After opening a convent in the Himalayas, five nuns encounter conflict and tension - both with the natives and also within their own group - as they attempt to adapt to their remote, exotic surroundings.
A 'Land Girl', an American GI, and a British soldier find themselves together in a small Kent town on the road to Canterbury. The town is being plagued by a mysterious "glue-man", who pours... See full summary »
Joan Webster is an ambitious and stubborn middle-class English woman determined to move forward since her childhood. She meets her father in a fancy restaurant to tell him that she will ... See full summary »
In the Paris of the late 19th century, Louise, wife of a general, sells the earrings her husband gave her as a wedding gift: she needs money to cover her debts. The general secretly buys ... See full summary »
Vittorio De Sica
Portrays in warm-hearted detail the life and loves of one extraordinary man. We meet the imposingly rotund General Clive Wynne-Candy, a blustering old duffer who seems the epitome of stuffy, outmoded values. Traveling backwards 40 years we see a different man altogether: the young and dashing officer "Sugar" Candy. Through a series of relationships with three women and his lifelong friendship with a German officer, we see Candy's life unfold and come to understand how difficult it is for him to adapt his sense of military honor to modern notions of "total war." Written by
When Clive first visits his Aunt's house, and the camera pans to the wall, where the animal heads will appear. You can clearly see a lighter patch of wallpaper where one of the heads will later be superimposed. See more »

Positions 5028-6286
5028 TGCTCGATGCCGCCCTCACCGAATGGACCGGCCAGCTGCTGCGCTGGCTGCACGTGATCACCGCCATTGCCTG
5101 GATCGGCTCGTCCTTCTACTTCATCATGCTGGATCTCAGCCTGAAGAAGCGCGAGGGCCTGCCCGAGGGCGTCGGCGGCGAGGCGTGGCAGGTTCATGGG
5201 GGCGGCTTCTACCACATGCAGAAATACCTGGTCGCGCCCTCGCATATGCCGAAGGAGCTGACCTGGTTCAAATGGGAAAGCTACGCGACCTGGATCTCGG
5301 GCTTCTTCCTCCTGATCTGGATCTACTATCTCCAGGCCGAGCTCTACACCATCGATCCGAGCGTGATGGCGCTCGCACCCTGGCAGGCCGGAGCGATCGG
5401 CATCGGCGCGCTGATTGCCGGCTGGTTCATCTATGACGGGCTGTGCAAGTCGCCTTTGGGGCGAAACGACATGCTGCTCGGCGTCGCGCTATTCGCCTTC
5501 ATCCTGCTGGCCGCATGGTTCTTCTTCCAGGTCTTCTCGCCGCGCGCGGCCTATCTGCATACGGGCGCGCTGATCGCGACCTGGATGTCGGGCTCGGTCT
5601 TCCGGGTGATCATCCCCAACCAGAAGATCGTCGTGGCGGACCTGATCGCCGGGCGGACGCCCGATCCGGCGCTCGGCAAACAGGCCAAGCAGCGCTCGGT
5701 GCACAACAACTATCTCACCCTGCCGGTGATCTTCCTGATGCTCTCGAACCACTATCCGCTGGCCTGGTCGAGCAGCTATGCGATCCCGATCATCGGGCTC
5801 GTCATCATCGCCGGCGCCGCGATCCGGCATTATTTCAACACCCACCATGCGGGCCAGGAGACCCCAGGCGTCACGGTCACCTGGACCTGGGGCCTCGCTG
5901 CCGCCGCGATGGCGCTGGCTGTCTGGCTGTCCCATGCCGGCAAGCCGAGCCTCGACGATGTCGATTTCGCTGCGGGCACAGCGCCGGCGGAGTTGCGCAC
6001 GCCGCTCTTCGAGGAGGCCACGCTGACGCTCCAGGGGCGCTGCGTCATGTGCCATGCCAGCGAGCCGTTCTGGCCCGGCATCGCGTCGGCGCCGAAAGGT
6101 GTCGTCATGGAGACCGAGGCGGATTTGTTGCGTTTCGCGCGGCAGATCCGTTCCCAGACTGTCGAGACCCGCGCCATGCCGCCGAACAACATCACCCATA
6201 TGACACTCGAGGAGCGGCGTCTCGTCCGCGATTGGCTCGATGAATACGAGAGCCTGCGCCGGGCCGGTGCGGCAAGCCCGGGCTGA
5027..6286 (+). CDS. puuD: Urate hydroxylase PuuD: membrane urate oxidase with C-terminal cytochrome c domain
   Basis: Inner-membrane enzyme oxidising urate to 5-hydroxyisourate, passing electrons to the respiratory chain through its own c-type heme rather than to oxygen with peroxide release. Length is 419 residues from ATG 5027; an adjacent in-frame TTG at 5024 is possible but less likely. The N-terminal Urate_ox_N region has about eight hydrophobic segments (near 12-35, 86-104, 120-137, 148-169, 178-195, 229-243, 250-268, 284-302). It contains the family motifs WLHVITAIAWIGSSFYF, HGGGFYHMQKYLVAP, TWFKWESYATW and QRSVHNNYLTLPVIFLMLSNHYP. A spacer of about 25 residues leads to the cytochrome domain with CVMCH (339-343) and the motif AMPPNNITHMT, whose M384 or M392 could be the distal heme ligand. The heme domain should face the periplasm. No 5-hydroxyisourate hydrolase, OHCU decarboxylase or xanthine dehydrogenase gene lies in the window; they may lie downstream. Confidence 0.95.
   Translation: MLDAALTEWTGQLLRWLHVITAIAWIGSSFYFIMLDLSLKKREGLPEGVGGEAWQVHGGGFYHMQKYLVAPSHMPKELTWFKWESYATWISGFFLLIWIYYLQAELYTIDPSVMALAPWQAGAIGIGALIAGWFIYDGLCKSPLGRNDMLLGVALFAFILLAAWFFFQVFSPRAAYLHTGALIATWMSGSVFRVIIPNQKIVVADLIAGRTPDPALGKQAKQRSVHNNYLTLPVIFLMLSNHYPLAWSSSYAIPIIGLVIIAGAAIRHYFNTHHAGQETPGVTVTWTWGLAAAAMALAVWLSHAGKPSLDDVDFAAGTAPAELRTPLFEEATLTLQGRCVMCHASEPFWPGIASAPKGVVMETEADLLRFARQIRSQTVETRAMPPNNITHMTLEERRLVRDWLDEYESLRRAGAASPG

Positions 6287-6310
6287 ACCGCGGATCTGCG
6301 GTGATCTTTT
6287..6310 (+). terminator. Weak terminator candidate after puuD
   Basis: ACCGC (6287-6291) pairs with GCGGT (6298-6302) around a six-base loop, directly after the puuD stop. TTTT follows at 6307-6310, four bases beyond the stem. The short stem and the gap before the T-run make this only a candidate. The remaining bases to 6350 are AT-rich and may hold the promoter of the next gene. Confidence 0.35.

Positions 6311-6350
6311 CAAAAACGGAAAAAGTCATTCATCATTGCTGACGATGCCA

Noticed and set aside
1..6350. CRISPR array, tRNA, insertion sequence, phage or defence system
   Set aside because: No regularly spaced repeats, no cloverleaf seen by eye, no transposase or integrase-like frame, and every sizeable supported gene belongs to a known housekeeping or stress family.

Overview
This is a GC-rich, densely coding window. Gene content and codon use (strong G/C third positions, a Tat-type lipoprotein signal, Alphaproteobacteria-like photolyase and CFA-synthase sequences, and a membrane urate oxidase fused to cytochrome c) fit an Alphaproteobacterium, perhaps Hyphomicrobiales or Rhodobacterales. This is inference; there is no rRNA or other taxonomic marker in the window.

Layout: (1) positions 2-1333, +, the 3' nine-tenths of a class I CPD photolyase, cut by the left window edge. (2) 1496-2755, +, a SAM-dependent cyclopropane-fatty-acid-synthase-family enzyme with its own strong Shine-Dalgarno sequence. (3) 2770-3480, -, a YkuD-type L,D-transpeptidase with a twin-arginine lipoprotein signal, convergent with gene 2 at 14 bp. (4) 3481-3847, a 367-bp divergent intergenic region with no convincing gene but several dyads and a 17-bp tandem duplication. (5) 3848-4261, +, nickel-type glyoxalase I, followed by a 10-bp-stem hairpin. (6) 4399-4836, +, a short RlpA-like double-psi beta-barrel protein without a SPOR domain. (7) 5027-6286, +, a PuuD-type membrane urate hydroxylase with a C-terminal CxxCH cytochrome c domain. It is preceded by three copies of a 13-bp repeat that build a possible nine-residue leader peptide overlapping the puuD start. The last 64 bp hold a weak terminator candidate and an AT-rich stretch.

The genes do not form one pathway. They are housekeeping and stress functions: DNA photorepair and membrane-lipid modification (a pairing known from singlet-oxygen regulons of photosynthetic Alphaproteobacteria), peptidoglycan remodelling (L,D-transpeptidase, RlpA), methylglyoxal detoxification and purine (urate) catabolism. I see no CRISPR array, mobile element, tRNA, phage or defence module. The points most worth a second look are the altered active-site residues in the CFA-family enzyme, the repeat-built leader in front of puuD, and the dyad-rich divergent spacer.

You know that, after the war, we had very bad years in Germany. We got poorer and poorer. Every day retired officers or schoolteachers were caught shoplifting. Money lost its value, the price of everything rose except of human beings. We read in the newspapers that the after-war years were bad everywhere, that crime was increasing and that honest citizens were having a hard job to put the gangsters in jail. Well in Germany, the gangsters finally succeeded in putting the honest citizens in jail.
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The lead actors' names are sewn onto a tapestry-like picture, written on scrolls. This opening credits "needlework tapestry" was completed by the Royal College of Needlework. See more »
I'm not sure what you expect; but I'm pretty sure it isn't this.
We open in the early days of World War II with some motorcyclists speeding through the English countryside to some jaunty music. (The score, by the way, is a fine one - by Allan Gray, a composer I don't think I've heard of in any other context.) Very little is explained about the motorcyclists' quest and we don't get the full significance of the opening events until the the film's conclusion, after we've gone back to the end of the Boer War and seen events narrated from there. There's no sudden revelation at the end: it just slowly dawns on us why the motorcycle chase was so very important. I found, also, that the title preyed on my mind through most of the film's running time. It's `The Life AND DEATH of Colonel Blimp'. Why `death'?
It's a lovely, sad story with a pronounced moral, even though it isn't at all clear, even on reflection, what the moral is. Does Clive Candy really become out of date and out of touch? If so, when? There doesn't seem to be any particular moment; or rather, there are many moments - he's a character who always gives the impression of having only just ossified.
There's a lot of humour beneath the sadness - I'm particularly fond of the Battle of the Orchestra, which takes place late last century, where Candy keeps bribing the musicians to play a piece by Johann Strauss, while a German officer, who loathes the piece, offers fresh bribes to get them to stop. The German officer is, of course, an omen. Strauss is much too merry for the Germany that's to come.
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